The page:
Finding an Outline Plan that Works

I’ve been working on a couple of interesting outlining ideas for The Light Never Lies and they’ve really paid off in terms of word output – I managed almost 3000 words yesterday and if even every second word of that is usable, I’m pleased by the outcome.

A couple of days ago, I took twenty sheets of blank paper and cut them all in half so I had a stack of forty pieces of paper. I went for forty because I think the book will have about forty chapters (mostly based on the fact that Disappearing in Plain Sight was that long). I then dug out a few packages of sticky notes in two colours – bright yellow for current action and a lime green for back story. I started writing action segments on the sticky notes and putting them onto the chapter pages.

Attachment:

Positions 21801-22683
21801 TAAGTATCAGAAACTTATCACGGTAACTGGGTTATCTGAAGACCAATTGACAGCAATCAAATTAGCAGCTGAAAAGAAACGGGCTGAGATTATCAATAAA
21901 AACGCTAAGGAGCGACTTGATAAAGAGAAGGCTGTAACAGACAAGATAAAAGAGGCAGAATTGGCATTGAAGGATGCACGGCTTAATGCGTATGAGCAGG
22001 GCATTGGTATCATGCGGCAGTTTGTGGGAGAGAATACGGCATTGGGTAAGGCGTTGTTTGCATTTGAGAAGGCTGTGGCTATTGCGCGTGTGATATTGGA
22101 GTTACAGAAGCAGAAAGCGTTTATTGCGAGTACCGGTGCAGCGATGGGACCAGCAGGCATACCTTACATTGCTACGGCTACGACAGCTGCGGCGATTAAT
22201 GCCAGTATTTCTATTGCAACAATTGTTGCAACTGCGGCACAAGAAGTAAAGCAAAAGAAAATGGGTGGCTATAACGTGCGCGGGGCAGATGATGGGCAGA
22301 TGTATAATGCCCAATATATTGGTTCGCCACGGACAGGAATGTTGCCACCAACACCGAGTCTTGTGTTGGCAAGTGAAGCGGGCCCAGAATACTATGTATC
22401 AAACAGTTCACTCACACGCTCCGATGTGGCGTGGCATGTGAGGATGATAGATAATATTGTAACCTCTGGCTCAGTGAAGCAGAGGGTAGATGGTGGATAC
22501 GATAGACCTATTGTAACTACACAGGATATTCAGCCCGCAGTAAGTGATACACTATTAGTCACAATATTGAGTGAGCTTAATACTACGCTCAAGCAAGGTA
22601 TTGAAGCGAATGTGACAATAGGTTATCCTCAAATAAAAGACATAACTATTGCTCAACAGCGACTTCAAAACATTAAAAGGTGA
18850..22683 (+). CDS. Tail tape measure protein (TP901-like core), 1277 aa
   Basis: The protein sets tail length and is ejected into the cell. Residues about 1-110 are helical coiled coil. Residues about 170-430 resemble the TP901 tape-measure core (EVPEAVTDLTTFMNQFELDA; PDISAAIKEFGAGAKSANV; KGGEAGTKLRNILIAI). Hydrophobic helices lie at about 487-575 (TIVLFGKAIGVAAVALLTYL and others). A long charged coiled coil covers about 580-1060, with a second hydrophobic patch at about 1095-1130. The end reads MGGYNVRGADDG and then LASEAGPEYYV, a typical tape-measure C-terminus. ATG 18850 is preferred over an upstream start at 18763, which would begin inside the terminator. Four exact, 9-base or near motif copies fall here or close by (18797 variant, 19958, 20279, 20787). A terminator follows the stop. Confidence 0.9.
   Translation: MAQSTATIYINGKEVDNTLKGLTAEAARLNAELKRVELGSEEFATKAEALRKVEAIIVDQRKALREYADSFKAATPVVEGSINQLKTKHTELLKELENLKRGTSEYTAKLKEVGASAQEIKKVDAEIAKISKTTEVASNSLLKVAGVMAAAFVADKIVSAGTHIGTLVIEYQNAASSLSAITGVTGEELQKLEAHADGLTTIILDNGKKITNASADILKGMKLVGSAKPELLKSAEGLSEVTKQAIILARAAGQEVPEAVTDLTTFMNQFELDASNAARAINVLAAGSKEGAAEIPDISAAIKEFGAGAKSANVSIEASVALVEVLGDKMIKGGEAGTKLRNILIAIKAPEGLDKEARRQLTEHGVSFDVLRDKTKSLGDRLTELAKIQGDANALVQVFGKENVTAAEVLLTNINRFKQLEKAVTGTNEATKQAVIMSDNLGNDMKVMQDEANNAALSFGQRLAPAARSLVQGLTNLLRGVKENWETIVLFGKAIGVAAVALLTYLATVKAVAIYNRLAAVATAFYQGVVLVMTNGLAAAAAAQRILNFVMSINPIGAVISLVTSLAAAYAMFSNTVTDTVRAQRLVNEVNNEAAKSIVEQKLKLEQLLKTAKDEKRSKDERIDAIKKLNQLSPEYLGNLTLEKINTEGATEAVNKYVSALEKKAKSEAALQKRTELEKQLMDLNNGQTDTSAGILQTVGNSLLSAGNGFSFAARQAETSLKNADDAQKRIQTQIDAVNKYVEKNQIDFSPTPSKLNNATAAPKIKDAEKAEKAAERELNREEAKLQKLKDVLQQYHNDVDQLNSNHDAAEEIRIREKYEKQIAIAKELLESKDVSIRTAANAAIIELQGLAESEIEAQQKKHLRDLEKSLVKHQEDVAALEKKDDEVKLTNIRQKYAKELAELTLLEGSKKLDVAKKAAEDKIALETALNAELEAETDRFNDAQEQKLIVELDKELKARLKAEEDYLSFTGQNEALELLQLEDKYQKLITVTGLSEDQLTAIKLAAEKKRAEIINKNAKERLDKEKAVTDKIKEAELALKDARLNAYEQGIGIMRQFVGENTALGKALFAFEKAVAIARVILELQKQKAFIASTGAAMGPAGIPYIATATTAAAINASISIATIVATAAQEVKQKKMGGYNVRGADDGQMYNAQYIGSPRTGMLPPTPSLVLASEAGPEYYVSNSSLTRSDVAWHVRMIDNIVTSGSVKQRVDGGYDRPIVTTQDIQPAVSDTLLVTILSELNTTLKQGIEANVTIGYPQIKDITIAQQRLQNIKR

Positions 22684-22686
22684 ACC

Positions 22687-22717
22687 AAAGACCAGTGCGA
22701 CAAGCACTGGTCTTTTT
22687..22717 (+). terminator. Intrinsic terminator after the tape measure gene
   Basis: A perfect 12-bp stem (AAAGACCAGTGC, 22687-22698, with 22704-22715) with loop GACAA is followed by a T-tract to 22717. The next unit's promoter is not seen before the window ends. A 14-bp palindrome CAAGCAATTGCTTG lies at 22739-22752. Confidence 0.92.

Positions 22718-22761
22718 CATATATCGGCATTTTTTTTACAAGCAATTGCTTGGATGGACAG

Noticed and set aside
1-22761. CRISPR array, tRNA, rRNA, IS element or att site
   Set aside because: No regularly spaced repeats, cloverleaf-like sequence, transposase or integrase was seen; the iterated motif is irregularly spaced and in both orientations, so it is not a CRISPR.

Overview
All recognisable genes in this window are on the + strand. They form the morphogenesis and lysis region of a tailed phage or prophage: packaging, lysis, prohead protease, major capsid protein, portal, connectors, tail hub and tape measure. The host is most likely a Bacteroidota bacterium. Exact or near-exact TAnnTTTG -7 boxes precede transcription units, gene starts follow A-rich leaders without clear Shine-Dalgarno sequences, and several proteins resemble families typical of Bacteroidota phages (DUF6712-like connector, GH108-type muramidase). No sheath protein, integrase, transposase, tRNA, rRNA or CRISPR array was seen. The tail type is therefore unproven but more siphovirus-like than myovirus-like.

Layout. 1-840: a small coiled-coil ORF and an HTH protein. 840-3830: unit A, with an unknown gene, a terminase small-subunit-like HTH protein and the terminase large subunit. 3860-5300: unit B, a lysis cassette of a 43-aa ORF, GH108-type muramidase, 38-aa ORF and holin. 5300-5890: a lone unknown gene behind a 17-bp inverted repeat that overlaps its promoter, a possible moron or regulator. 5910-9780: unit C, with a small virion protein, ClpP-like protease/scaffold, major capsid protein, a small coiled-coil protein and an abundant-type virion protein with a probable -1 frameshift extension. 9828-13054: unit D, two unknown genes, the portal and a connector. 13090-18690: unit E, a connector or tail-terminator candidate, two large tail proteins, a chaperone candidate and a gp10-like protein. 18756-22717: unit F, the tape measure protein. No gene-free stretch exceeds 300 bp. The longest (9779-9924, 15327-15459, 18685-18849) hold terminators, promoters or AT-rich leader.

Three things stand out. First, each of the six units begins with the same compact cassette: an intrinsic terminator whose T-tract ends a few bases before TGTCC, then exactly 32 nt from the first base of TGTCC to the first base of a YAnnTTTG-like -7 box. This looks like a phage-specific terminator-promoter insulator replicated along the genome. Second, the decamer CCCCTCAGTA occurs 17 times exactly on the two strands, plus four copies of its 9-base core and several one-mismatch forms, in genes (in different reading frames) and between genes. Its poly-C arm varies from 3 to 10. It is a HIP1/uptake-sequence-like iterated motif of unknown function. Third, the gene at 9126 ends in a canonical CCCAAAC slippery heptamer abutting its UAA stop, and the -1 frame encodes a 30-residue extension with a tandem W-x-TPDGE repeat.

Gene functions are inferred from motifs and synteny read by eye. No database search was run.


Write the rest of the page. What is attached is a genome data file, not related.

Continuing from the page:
This task was fairly straightforward for the first ten chapters of the book – the first draft of these chapters are already written. Chapters eleven through thirteen were sketchier but still doable. I can see that far ahead to where the story is going.

After Chapter thirteen, I had to switch gears and move to the bottom of the pile of chapter papers to fill in stickie notes for the last four chapters – these aren’t written yet but were pretty easy to outline. I’ve known how the book would end for a while now.